Conversations on Philanthropy: Emerging Questions on Liberality and Social Thought is a journal in English, and publishes original articles, essays, and book reviews addressing considerations of the role of philanthropy in a free society. Our aim is to promote inquiry and reflection on the importance of liberality—both in the sense of generosity and of the character befitting free individuals—for the flourishing of local communities, political societies, and humanity in general. As such we seek to open new perspectives on the theory, roles, and practices of philanthropic activities ranging from charitable giving, the actions of eleemosynary organizations, trusts, foundations, voluntary associations, and fraternal societies to volunteerism, mutual aid, social entrepreneurship and other forms of social action with beneficent intention (whether or not also combined with commercial and/or political purposes).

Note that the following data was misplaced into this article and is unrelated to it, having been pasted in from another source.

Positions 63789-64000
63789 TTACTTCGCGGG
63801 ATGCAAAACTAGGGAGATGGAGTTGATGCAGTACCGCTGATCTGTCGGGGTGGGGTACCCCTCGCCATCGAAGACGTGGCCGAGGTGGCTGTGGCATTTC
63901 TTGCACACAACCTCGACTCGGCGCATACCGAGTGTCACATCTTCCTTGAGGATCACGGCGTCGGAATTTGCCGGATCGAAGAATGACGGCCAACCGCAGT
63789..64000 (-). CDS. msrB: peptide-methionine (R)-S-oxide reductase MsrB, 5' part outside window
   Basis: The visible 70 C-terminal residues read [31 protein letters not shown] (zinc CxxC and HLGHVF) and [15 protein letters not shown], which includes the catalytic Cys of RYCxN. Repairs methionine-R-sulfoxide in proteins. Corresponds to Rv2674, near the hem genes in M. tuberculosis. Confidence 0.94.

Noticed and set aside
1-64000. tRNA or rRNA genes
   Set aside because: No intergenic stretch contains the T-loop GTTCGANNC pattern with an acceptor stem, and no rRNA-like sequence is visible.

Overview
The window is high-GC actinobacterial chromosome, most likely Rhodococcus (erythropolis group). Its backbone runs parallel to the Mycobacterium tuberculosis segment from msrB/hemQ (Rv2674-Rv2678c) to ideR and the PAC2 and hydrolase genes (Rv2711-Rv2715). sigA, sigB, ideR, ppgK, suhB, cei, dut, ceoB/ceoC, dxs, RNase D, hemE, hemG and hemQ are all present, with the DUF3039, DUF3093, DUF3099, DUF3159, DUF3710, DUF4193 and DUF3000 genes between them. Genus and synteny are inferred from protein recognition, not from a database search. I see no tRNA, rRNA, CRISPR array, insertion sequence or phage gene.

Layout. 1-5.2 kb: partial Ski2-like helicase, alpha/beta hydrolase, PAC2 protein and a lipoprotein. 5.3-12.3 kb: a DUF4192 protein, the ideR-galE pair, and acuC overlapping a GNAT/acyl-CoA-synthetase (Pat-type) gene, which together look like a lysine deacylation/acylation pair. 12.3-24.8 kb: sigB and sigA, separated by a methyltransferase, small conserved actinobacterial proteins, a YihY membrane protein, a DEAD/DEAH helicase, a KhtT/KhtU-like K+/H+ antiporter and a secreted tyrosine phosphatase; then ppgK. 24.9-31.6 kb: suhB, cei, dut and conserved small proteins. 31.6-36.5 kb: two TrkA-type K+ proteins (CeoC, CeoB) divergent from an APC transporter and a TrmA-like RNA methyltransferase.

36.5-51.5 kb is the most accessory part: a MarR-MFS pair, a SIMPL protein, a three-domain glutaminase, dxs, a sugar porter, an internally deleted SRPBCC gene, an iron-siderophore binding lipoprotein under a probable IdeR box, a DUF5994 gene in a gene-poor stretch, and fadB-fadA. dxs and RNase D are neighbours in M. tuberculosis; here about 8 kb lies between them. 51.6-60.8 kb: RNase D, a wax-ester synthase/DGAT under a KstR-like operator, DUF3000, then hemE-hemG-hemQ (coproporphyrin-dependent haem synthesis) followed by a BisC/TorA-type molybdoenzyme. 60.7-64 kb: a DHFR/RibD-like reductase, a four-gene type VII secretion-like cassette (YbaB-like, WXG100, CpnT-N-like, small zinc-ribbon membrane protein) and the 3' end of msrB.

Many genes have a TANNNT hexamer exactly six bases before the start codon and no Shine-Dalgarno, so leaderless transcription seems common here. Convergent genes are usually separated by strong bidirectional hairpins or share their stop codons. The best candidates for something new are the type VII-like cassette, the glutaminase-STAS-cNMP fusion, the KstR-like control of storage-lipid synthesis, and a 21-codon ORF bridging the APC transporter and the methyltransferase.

To facilitate conversations among traditional academic disciplines, Conversations on Philanthropy may include papers from a number of fields, including history, political science, economics, sociology, anthropology, philosophy, philanthropic studies, religious studies, belles lettres, law, and the physical sciences, as well from philanthropic practitioners.
Editor: Lenore T. Ealy
Review of Fred Inglis, History Man: The Life of R. G. Collingwood
Published in Books and Culture, Dec/Jan 2012